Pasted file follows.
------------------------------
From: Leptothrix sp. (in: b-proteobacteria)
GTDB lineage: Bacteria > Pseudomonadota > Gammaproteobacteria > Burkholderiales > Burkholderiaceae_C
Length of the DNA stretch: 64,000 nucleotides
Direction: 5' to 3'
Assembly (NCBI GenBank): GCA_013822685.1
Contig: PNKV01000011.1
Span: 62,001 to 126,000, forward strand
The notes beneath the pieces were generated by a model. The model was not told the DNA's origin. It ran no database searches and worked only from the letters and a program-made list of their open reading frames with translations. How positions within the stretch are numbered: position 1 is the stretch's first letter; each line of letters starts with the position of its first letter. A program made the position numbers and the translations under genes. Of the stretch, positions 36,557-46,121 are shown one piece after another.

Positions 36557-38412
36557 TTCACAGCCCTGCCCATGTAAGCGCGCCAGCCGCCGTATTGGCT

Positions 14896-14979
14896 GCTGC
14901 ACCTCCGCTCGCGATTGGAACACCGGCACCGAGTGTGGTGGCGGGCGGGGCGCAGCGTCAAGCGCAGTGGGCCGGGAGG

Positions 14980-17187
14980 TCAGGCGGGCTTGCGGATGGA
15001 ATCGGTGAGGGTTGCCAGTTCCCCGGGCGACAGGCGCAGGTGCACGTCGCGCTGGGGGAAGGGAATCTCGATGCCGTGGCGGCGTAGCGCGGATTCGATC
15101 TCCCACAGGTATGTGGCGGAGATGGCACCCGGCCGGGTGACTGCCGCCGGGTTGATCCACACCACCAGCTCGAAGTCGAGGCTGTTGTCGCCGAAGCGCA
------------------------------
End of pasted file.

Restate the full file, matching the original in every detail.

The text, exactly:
From: Leptothrix sp. (in: b-proteobacteria)
GTDB lineage: Bacteria > Pseudomonadota > Gammaproteobacteria > Burkholderiales > Burkholderiaceae_C
Length of the DNA stretch: 64,000 nucleotides
Direction: 5' to 3'
Assembly (NCBI GenBank): GCA_013822685.1
Contig: PNKV01000011.1
Span: 62,001 to 126,000, forward strand
The notes beneath the pieces were generated by a model. The model was not told the DNA's origin. It ran no database searches and worked only from the letters and a program-made list of their open reading frames with translations. How positions within the stretch are numbered: position 1 is the stretch's first letter; each line of letters starts with the position of its first letter. A program made the position numbers and the translations under genes. Of the stretch, positions 36,557-46,121 are shown one piece after another.

Positions 36557-38412
36557 TTCACAGCCCTGCCCATGTAAGCGCGCCAGCCGCCGTATTGGCT

Positions 14896-14979
14896 GCTGC
14901 ACCTCCGCTCGCGATTGGAACACCGGCACCGAGTGTGGTGGCGGGCGGGGCGCAGCGTCAAGCGCAGTGGGCCGGGAGG

Positions 14980-17187
14980 TCAGGCGGGCTTGCGGATGGA
15001 ATCGGTGAGGGTTGCCAGTTCCCCGGGCGACAGGCGCAGGTGCACGTCGCGCTGGGGGAAGGGAATCTCGATGCCGTGGCGGCGTAGCGCGGATTCGATC
15101 TCCCACAGGTATGTGGCGGAGATGGCACCCGGCCGGGTGACTGCCGCCGGGTTGATCCACACCACCAGCTCGAAGTCGAGGCTGTTGTCGCCGAAGCGCA